As a “good faith gesture,” UC President Janet Napolitano announced that the previously approved tuition increase — set at up to 5 percent for each of the next five years — will not affect the upcoming summer quarter.
“It is our conviction that all parties engaged in these negotiations want tuition to be as low as possible and as predictable as possible,” Napolitano said. “Moreover, as a matter of fairness, we want potential summer quarter students to enroll free from any uncertainty and unpredictability inherent in a fluid and still unresolved budget situation.”
Addressing the conversation about the cost of higher education in California, Napolitano delivered the 37th Earl V. Pullias lecture at the University of Southern California on Feb. 18.
The announcement to postpone the tuition increase until fall 2015 came amid ongoing negotiations with Gov. Jerry Brown regarding the UC budget. The UC regents appointed Brown and Napolitano as the only members of a select advisory committee to examine the UC’s cost structure.
Napolitano said the UC — with funding from the state — expanded summer instruction programs in 2001. Between 2001 and 2014, the UC more than doubled its summer enrollment. Over 77,000 students participated in summer instruction in 2014.
“Systemwide summer 2014 headcount was 35 percent that of 2013-14 fall, winter and spring terms, ranging from 21 to 42 percent by campus,” Napolitano said. “Summer enrollments represent 22 percent of an average academic year term’s full time equivalent student enrollment.”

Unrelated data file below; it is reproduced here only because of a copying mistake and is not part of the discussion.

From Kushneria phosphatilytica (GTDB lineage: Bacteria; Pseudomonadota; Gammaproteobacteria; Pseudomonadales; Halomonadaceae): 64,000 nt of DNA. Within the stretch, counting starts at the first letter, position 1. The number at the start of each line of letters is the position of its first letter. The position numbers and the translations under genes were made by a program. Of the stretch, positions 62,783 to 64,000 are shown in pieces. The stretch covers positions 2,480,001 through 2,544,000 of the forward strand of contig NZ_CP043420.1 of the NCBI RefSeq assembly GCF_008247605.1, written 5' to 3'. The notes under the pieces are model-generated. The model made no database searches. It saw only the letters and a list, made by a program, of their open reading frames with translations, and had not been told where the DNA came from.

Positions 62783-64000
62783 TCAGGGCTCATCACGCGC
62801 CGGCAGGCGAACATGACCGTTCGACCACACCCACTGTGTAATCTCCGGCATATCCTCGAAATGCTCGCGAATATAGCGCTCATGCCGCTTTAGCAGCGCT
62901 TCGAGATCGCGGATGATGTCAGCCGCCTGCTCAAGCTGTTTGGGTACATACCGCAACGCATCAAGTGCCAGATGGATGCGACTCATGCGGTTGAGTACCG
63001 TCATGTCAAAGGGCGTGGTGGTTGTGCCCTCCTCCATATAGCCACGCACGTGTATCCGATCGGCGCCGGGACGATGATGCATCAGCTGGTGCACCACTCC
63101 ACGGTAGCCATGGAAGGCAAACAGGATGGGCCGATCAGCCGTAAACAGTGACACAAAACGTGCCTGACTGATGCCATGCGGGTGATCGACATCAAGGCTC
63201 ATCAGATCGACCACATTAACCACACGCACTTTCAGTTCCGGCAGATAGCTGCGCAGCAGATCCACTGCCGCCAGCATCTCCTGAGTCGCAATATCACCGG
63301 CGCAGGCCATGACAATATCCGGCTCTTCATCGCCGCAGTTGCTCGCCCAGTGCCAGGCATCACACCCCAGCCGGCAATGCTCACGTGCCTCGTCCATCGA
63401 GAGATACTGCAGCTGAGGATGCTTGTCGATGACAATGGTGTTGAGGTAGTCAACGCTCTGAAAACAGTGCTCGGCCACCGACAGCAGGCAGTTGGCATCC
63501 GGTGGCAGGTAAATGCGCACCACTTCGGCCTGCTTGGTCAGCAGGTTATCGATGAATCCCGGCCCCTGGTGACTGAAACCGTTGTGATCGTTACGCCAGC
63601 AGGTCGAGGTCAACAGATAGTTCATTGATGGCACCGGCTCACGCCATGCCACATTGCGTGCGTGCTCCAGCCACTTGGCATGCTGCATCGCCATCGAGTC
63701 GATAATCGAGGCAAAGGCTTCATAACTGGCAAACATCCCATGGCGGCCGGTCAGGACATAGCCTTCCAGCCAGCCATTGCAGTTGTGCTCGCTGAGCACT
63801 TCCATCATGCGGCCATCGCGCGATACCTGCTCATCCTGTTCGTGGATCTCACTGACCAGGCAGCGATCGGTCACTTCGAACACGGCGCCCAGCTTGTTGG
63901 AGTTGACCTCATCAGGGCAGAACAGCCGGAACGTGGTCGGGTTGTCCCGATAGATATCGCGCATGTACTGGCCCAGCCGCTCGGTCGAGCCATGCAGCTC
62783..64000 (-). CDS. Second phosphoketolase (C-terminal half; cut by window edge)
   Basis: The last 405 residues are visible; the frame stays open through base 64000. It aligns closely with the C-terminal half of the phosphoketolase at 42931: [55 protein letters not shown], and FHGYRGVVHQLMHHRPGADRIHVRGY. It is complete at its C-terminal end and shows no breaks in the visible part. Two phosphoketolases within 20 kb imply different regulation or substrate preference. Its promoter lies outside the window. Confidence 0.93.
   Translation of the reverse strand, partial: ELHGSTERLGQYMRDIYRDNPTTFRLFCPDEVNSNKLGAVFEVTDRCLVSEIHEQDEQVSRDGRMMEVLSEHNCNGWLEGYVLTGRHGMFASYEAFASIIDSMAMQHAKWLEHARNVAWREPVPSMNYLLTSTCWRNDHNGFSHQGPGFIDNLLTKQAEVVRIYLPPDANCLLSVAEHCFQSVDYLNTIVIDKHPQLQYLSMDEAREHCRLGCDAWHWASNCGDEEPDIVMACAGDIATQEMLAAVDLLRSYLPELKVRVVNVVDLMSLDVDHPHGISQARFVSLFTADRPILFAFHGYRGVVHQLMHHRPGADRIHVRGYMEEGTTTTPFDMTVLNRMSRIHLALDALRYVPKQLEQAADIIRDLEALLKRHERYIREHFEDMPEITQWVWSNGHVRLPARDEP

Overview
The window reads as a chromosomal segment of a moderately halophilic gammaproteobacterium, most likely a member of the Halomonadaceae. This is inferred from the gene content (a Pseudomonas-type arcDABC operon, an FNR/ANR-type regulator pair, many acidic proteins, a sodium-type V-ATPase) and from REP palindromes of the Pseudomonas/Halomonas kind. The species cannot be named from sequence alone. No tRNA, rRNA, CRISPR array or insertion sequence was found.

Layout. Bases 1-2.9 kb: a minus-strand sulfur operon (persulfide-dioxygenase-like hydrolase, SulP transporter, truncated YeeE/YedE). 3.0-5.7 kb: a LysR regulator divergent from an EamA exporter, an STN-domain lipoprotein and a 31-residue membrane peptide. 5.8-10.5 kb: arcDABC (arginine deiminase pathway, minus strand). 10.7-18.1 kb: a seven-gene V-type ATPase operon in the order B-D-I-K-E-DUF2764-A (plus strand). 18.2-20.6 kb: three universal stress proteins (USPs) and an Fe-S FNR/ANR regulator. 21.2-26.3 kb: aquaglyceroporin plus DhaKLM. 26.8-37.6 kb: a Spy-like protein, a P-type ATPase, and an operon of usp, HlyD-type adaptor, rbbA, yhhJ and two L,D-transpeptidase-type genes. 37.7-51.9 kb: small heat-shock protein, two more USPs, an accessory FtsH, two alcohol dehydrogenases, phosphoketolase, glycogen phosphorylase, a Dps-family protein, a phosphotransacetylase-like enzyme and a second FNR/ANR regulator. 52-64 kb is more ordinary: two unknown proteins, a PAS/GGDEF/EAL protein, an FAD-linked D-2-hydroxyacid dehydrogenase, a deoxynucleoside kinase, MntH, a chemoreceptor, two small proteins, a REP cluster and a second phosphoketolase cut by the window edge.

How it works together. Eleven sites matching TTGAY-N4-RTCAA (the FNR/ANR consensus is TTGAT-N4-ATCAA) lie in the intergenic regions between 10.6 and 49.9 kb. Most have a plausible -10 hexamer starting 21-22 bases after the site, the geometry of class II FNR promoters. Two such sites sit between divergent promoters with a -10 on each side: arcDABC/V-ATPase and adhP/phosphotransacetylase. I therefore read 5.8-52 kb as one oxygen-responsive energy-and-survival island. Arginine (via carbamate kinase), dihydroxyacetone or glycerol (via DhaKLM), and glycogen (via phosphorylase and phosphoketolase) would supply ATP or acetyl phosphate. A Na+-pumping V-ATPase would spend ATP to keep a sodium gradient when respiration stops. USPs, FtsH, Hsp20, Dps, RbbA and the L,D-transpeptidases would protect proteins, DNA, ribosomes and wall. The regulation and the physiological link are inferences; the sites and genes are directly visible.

Summer quarter tuition fluctuates based on UC campus and length of summer session — each session varies from five to eight weeks.
Undergraduate students at UC Irvine, Los Angeles, Davis, Santa Barbara, San Diego and Santa Cruz pay $271 per credit, while students at Riverside pay $275 and students at UC Berkeley and Merced pay $406 per credit. Graduate students from certain campuses and students from outside of the UC pay more, with the exception of UC Davis and UCSC.
“The key to achieving significant enrollment growth in the summer has been to offer summer instruction that is critical to student progress toward graduation, along with essential student support services, access to libraries and student financial aid,” Napolitano said. “Expansion of summer enrollments has resulted in more efficient use of facilities and accelerated time to degree for undergraduates, thereby making room for more students during the regular year.”
UCSC fourth-year literature major Diana Jarvio, who took summer classes in 2014, called it “stressful” because she couldn’t afford both sessions.
“When I [enrolled], I didn’t realize how much it would cost me. It was a surprise when I got the bill,” Jarvio said. “Constantly having to worry about money instead of my education is not how I want future generations to [feel].”
UC Regent and Assembly Speaker Toni G. Atkins (D-San Diego) released a statement regarding Napolitano’s announcement that said, “I am pleased President Napolitano is beginning to walk back UC’s reliance on fee increases. With the Assembly beginning our top-to-bottom review of UC’s budget today, I am sure we will be able to identify savings, as well as increased state funding, that will help ensure UC remains a world-class treasure.”
Napolitano recently announced a plan to limit enrollment at current levels for the next year unless the state increases the UC’s funding by $218 million. The cap in enrollment would primarily affect California residents as enrollment of out-of-state and international students will continue to increase at every UC except UC Berkeley and UCLA. Atkins also addressed the Assembly’s commitment to “capping enrollment for out-of-state students” to ensure the availability and affordability of a UC education.